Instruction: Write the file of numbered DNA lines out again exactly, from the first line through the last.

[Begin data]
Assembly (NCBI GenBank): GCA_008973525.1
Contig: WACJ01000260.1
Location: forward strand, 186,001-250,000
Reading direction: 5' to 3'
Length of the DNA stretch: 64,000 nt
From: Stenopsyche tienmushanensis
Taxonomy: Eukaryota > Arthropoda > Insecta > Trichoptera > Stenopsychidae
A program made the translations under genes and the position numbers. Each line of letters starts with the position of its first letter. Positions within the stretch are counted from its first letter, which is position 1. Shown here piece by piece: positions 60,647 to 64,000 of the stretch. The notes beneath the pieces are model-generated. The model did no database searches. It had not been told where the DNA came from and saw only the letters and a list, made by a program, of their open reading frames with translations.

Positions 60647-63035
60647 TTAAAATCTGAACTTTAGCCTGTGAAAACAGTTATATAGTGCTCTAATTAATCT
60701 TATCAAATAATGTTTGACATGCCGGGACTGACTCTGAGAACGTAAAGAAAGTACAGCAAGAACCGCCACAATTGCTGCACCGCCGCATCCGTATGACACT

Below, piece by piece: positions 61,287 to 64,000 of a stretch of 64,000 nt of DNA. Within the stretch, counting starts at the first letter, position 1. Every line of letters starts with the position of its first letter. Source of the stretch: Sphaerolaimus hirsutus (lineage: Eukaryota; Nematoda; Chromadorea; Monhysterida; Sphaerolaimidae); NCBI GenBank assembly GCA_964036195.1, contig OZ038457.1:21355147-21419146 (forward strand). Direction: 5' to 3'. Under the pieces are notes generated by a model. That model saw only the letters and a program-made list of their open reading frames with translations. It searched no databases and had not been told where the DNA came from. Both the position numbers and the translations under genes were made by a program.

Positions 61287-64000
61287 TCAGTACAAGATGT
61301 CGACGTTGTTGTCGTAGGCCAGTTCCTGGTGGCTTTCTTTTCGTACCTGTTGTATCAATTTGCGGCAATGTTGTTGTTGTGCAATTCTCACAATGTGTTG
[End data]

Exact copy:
Assembly (NCBI GenBank): GCA_008973525.1
Contig: WACJ01000260.1
Location: forward strand, 186,001-250,000
Reading direction: 5' to 3'
Length of the DNA stretch: 64,000 nt
From: Stenopsyche tienmushanensis
Taxonomy: Eukaryota > Arthropoda > Insecta > Trichoptera > Stenopsychidae
A program made the translations under genes and the position numbers. Each line of letters starts with the position of its first letter. Positions within the stretch are counted from its first letter, which is position 1. Shown here piece by piece: positions 60,647 to 64,000 of the stretch. The notes beneath the pieces are model-generated. The model did no database searches. It had not been told where the DNA came from and saw only the letters and a list, made by a program, of their open reading frames with translations.

Positions 60647-63035
60647 TTAAAATCTGAACTTTAGCCTGTGAAAACAGTTATATAGTGCTCTAATTAATCT
60701 TATCAAATAATGTTTGACATGCCGGGACTGACTCTGAGAACGTAAAGAAAGTACAGCAAGAACCGCCACAATTGCTGCACCGCCGCATCCGTATGACACT

Below, piece by piece: positions 61,287 to 64,000 of a stretch of 64,000 nt of DNA. Within the stretch, counting starts at the first letter, position 1. Every line of letters starts with the position of its first letter. Source of the stretch: Sphaerolaimus hirsutus (lineage: Eukaryota; Nematoda; Chromadorea; Monhysterida; Sphaerolaimidae); NCBI GenBank assembly GCA_964036195.1, contig OZ038457.1:21355147-21419146 (forward strand). Direction: 5' to 3'. Under the pieces are notes generated by a model. That model saw only the letters and a program-made list of their open reading frames with translations. It searched no databases and had not been told where the DNA came from. Both the position numbers and the translations under genes were made by a program.

Positions 61287-64000
61287 TCAGTACAAGATGT
61301 CGACGTTGTTGTCGTAGGCCAGTTCCTGGTGGCTTTCTTTTCGTACCTGTTGTATCAATTTGCGGCAATGTTGTTGTTGTGCAATTCTCACAATGTGTTG